Scaled Picture Graphs

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Scaled Picture Graphs
CCSS.MATH.CONTENT.3.MD.B.3

Scaled Picture Graph – Definition

What is a scaled picture graph? A scaled picture graph is a type of graph that uses pictures to represent and sort information into categories. The value of one picture represents more than one item. This allows the graph to show more information at once. Let’s learn more about scaled picture graphs and how we draw one below.

Drawing Scaled Picture Graphs

How do you make a scaled picture graph? We start drawing a scaled picture graph by identifying our data set. This is the information that we organize and display in the graph. It is important to give this data a name to explain what it represents. This name becomes the title of our graph and will tell our readers what it is about.

Next, we sort the data set into categories. Each category becomes one row in our graph. If we have three categories, we will need three rows in the graph. Each row is also labeled with the name of the category on the scaled picture graph.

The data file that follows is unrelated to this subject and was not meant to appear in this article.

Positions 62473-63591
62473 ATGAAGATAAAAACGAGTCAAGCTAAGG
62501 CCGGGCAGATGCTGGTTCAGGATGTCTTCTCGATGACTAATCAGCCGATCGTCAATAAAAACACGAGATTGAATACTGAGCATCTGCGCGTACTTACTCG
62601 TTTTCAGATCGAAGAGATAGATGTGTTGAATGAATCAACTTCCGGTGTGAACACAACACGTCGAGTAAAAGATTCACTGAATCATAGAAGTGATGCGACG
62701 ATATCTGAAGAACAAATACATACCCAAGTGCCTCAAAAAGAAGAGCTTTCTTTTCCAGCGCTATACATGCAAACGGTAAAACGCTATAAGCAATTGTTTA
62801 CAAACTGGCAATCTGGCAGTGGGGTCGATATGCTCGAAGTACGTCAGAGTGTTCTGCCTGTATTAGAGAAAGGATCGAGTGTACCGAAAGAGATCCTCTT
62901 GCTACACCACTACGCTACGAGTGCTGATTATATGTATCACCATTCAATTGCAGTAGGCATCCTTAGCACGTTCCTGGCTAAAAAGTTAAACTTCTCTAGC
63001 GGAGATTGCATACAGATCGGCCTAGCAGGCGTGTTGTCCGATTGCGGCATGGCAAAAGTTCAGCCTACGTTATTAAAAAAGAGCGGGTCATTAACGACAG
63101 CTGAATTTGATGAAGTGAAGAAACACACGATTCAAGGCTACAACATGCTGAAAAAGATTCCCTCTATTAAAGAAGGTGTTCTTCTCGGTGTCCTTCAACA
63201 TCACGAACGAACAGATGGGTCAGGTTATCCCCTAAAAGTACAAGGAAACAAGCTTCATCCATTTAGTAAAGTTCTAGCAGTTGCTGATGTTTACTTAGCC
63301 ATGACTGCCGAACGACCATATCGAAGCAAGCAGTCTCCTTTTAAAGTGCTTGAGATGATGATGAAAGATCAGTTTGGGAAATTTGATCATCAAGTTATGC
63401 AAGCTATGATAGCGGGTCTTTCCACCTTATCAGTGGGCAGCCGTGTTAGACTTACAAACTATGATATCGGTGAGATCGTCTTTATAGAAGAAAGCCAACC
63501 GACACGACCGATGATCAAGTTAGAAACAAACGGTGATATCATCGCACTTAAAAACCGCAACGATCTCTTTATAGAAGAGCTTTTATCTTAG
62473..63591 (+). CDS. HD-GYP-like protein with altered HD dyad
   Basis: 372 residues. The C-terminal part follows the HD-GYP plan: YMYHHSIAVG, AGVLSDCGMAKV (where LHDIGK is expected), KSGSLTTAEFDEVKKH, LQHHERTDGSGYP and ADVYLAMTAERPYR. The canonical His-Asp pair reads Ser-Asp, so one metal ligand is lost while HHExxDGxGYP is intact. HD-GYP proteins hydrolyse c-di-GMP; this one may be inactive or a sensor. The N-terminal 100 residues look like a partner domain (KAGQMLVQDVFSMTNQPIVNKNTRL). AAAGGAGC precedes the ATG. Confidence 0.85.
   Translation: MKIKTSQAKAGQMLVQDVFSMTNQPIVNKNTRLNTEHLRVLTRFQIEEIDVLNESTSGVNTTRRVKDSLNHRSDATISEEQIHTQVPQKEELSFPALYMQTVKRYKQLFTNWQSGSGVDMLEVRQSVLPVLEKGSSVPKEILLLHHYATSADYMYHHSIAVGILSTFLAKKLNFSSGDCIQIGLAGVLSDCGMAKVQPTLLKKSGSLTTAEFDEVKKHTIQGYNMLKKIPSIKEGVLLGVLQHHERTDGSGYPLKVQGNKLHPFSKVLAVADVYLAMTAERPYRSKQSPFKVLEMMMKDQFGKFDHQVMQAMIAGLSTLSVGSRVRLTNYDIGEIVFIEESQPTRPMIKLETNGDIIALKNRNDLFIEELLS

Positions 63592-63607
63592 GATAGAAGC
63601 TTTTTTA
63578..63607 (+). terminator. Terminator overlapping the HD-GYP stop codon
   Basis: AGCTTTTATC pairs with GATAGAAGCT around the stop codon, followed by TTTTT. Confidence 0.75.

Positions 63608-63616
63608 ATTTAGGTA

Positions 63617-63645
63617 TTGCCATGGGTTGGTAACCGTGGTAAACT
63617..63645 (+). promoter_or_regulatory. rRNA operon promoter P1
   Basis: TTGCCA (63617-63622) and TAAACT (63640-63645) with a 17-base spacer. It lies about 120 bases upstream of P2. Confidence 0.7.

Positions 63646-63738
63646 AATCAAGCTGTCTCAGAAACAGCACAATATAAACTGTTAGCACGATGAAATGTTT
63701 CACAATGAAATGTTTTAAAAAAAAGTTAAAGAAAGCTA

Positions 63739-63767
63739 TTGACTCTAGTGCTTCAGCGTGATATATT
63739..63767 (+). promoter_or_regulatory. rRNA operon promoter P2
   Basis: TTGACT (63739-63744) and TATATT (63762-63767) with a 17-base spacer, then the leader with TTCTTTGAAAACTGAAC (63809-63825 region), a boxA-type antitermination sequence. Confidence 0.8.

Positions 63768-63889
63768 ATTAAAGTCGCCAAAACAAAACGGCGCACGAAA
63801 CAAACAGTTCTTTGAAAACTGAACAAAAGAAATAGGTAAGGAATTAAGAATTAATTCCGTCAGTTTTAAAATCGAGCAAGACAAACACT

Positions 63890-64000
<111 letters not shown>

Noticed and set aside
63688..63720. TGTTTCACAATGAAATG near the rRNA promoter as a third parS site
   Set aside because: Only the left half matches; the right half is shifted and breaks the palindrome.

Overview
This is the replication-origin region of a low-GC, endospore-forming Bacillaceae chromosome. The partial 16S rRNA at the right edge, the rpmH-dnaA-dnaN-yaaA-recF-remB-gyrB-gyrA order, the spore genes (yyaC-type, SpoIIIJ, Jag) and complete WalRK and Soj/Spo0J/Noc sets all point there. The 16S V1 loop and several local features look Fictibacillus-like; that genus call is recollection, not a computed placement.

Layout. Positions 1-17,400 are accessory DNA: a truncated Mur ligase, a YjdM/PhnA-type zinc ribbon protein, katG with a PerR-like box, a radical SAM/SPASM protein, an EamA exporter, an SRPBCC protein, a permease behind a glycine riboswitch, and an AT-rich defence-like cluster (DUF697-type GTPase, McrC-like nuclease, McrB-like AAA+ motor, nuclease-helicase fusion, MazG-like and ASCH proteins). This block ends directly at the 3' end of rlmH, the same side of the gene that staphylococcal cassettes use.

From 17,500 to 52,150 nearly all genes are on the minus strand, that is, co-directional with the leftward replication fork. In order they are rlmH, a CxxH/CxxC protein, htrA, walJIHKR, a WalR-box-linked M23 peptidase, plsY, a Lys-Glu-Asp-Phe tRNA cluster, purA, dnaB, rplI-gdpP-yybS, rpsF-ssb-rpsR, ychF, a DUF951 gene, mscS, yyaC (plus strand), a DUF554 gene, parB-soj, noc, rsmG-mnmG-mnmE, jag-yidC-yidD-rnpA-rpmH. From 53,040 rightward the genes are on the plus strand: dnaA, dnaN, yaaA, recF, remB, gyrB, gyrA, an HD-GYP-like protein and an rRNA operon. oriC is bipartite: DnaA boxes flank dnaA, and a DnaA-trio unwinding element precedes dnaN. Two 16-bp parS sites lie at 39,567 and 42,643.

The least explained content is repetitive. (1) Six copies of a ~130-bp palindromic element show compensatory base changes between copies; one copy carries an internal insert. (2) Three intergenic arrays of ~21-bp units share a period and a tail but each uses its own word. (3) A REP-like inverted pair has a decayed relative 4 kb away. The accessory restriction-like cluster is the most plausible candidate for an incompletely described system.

Afterwards, we chose a picture, or image, to represent the data. Because we are making a scaled picture graph, one picture will represent more than one data point. We decide the value of one picture by looking for common multiples in the data set. For example, if most of the numbers in the set can be made counting by threes, the common multiple would be three! Once we have determined our common multiple, we write this information in the key. This tells our readers the value of each picture in the scaled graph.

The last step is displaying the set of data in the scaled picture graph. Going row by row, we draw the correct number of pictures for each category. It is important to use the interval written in the key so that each row has the right number of pictures. If we have six data points in the first row and our scale says that one picture equals three items, we divide six by three. This tells us we need two pictures to represent the data in that row.

Scaled Picture Graphs – Example

What does a scaled picture graph look like? Below is another example of a scaled picture graph.